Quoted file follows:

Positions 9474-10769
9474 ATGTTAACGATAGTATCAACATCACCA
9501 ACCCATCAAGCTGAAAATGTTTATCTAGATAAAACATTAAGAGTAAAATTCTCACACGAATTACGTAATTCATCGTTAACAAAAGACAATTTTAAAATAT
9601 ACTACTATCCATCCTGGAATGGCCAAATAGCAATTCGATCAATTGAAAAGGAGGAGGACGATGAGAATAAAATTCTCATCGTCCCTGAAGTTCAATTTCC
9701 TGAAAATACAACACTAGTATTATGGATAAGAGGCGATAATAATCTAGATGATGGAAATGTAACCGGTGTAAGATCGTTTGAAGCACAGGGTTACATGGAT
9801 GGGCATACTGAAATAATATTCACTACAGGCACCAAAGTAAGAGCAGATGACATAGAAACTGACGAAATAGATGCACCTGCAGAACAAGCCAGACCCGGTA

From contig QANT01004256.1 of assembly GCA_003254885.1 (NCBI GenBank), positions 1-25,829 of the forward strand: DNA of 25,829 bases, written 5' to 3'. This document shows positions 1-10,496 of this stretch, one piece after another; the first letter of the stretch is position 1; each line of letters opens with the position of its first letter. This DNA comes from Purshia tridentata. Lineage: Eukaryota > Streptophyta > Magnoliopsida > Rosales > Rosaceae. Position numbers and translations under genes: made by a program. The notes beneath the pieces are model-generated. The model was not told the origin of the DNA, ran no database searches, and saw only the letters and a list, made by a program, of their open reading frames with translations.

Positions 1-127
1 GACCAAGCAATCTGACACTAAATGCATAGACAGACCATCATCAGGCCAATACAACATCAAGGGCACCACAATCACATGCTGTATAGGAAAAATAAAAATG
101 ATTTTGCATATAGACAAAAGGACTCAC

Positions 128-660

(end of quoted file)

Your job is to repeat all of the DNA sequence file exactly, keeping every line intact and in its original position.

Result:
Positions 9474-10769
9474 ATGTTAACGATAGTATCAACATCACCA
9501 ACCCATCAAGCTGAAAATGTTTATCTAGATAAAACATTAAGAGTAAAATTCTCACACGAATTACGTAATTCATCGTTAACAAAAGACAATTTTAAAATAT
9601 ACTACTATCCATCCTGGAATGGCCAAATAGCAATTCGATCAATTGAAAAGGAGGAGGACGATGAGAATAAAATTCTCATCGTCCCTGAAGTTCAATTTCC
9701 TGAAAATACAACACTAGTATTATGGATAAGAGGCGATAATAATCTAGATGATGGAAATGTAACCGGTGTAAGATCGTTTGAAGCACAGGGTTACATGGAT
9801 GGGCATACTGAAATAATATTCACTACAGGCACCAAAGTAAGAGCAGATGACATAGAAACTGACGAAATAGATGCACCTGCAGAACAAGCCAGACCCGGTA

From contig QANT01004256.1 of assembly GCA_003254885.1 (NCBI GenBank), positions 1-25,829 of the forward strand: DNA of 25,829 bases, written 5' to 3'. This document shows positions 1-10,496 of this stretch, one piece after another; the first letter of the stretch is position 1; each line of letters opens with the position of its first letter. This DNA comes from Purshia tridentata. Lineage: Eukaryota > Streptophyta > Magnoliopsida > Rosales > Rosaceae. Position numbers and translations under genes: made by a program. The notes beneath the pieces are model-generated. The model was not told the origin of the DNA, ran no database searches, and saw only the letters and a list, made by a program, of their open reading frames with translations.

Positions 1-127
1 GACCAAGCAATCTGACACTAAATGCATAGACAGACCATCATCAGGCCAATACAACATCAAGGGCACCACAATCACATGCTGTATAGGAAAAATAAAAATG
101 ATTTTGCATATAGACAAAAGGACTCAC

Positions 128-660